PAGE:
But some darker parts also persist.

There are clear signs of rising inflation stemming largely from the supply side, particularly from food prices.

Private consumption demand is yet to pick up.

Agricultural production is expected to decline.

Services sector growth remains below trend.

Bank credit growth continues to be sluggish.

The central bank has warned of possible asset price bubbles, raised banks’ provisioning requirements for commercial real estate loans and lifted inflation forecast.

WPI inflation for end-March 2010 is projected at 6.5 per cent with an upward bias.

This is once again higher than the projection of 5.0 per cent made in the Annual Policy Statement in July 2009.

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Stay Tuned for more on the topic.

We would look into Monetary Policy stance, more facts about economic indicators and Analysis from the Analyst from monetary point of view.

Note : For More Finance Gyan, Latest Industry, Stock Market, Economy News and Updates, please click here

Coming ‘Diwali’ – Gold Prices Set to Reach Over, Rs 16,000 level :)

Gold prices are again ready for a good rally and is likely to reach over Rs 16,000 level before 'Diwali'.

Gold prices are again ready for a good rally and is likely to reach over Rs 16,000 level before 'Diwali'.

After taking a brief consolidation, gold prices are again ready for a good rally and is likely to reach over Rs 16,000 level before ‘Diwali’.

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According to experts, gold prices have declined for a short period last week as the precious metal dipped following a counter rally taken by the dollar.

However, the US dollar index has again started showing weakness and today dipped by 0.6 per cent at 76.54 level, which will be positive for the gold price, SMC Global’s Rajesh Jain said.

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He said gold is likely to reach 1,020 dollar an ounce (28.34 grams) level in the international markets before ‘Diwali’.

However, in the domestic market the rising trend is likely to be capped with strengthening of Rupee against the US dollar, he added.

In the domestic market the prices are likely to be slightly over Rs 16,000 per 10 grams level, Jain said.

He said, the Rupee will keep on strengthening as the equity markets are performing well, which will encourage the Foreign Institutional Investors (FIIs) to bring in more money.

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Today, the gold was trading at Rs 15,585 per 10 grams, while in the global markets it was at $1,001 an ounce.

Meanwhile, independent analysts have remarked that the bull run in gold will continue as the various monetary and fiscal stimulus programs have failed to boost the world economy, feeding through to a dis-inflationary conditions.

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The US dollar, which is considered a safe haven, softens due to the weakening economic condition.

As dollar declines, many investors and central banks continue to hold gold as their safe haven to protect themselves from unforeseen global economic shocks, boosting the demand for the yellow metal.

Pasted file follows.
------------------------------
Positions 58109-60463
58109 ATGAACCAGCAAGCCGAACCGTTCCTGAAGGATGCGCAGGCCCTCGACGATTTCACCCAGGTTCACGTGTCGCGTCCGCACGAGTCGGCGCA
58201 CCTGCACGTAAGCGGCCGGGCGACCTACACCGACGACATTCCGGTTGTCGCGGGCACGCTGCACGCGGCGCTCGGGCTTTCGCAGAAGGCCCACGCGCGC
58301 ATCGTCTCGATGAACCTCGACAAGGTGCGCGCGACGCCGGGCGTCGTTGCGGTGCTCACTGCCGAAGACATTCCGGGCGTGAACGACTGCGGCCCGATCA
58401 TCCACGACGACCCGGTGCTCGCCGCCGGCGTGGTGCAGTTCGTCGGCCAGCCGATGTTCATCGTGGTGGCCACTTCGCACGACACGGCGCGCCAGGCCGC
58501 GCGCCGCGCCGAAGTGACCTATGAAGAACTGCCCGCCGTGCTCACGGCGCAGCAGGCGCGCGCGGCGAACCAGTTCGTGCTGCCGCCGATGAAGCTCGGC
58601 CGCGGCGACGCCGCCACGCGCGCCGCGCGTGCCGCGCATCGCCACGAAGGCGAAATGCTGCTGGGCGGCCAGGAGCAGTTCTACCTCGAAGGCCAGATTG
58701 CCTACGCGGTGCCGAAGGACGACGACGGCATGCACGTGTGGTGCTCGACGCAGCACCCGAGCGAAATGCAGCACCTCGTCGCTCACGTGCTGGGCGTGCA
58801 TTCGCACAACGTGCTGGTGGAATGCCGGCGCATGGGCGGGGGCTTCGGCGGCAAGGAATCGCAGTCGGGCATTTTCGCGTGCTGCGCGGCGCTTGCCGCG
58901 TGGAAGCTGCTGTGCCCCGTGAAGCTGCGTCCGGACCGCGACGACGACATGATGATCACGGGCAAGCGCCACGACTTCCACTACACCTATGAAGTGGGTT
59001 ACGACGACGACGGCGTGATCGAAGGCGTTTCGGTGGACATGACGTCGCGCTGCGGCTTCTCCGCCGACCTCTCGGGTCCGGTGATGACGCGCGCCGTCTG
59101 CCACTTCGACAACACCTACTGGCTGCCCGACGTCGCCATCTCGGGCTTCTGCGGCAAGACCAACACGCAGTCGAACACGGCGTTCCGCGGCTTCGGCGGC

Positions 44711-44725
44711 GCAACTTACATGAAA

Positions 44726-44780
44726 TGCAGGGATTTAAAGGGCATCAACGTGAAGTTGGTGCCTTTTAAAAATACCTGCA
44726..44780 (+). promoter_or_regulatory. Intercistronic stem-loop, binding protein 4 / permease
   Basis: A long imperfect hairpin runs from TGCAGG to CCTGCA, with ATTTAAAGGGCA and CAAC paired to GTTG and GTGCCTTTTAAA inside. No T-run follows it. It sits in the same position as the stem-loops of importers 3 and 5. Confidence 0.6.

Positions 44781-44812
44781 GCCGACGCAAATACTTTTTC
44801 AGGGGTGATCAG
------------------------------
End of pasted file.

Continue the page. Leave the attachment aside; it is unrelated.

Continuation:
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BULLION TURNING TO BILLION

Gold has always been one of the favorite avenues for investors to put their money during any economic uncertainty. We’re into a new phase of this bull market that’s been going on since 2004. Factors like the credit crisis, ups and downs in the global economy, the response of the governments and the monetary authorities set up a very positive environment for gold, not only in the near term, but many years to come.
On the contrary,jewelry demand, however, has fallen off a cliff—it’s almost non-existing right now and a lot of scrap is coming into the market due to very high prices. This is also one of the reasons for which we had witnessed some range bound moves in gold prices in past few months. (Two dynamics in the gold market were pulling against each other as strong investment demand and very weak jewelry demand.
Gold is up by roughly 250% since 1999 and approx. 25% from Sept. 2008 till date as we’re seeing money coming into the gold sector. I think the gold market is out of crisis mode. It has been recognized as an alternative, as a safe haven hedge. Sentiment among investors, especially individuals, is very positive. It’s mainly high net worth individuals who are buying the stuff up with a long-term view. Over the period of time we have also seen that investors are putting more and more money into gold as an investment. However, this increase in investment has come from tiny levels. Retail investment in gold remains tiny comparative to investments in equity and bond markets. Also, the physical gold market is such a tiny market comparative to equity, bond, currency and derivative markets that even small flows from these massively larger markets can result in outsize moves up in the gold price in future.

Gold has always been one of the favorite avenues for investors to put their money during any economic uncertainty.
Gold Coin

We’re into a new phase of this bull market that’s been going on since 2004. Factors like the credit crisis, ups and downs in the global economy, the response of the governments and the monetary authorities set up a very positive environment for gold, not only in the near term, but many years to come.

On the contrary,jewelry demand, however, has fallen off a cliff—it’s almost non-existing right now and a lot of scrap is coming into the market due to very high prices. This is also one of the reasons for which we had witnessed some range bound moves in gold prices in past few months. (Two dynamics in the gold market were pulling against each other as strong investment demand and very weak jewelry demand.

Gold is up by roughly 250% since 1999 and approx. 25% from Sept. 2008 till date as we’re seeing money coming into the gold sector. I think the gold market is out of crisis mode. It has been recognized as an alternative, as a safe haven hedge. Sentiment among investors, especially individuals, is very positive. It’s mainly high net worth individuals who are buying the stuff up with a long-term view. Over the period of time we have also seen that investors are putting more and more money into gold as an investment.

However, this increase in investment has come from tiny levels. Retail investment in gold remains tiny comparative to investments in equity and bond markets. Also, the physical gold market is such a tiny market comparative to equity, bond, currency and derivative markets that even small flows from these massively larger markets can result in outsize moves up in the gold price in future.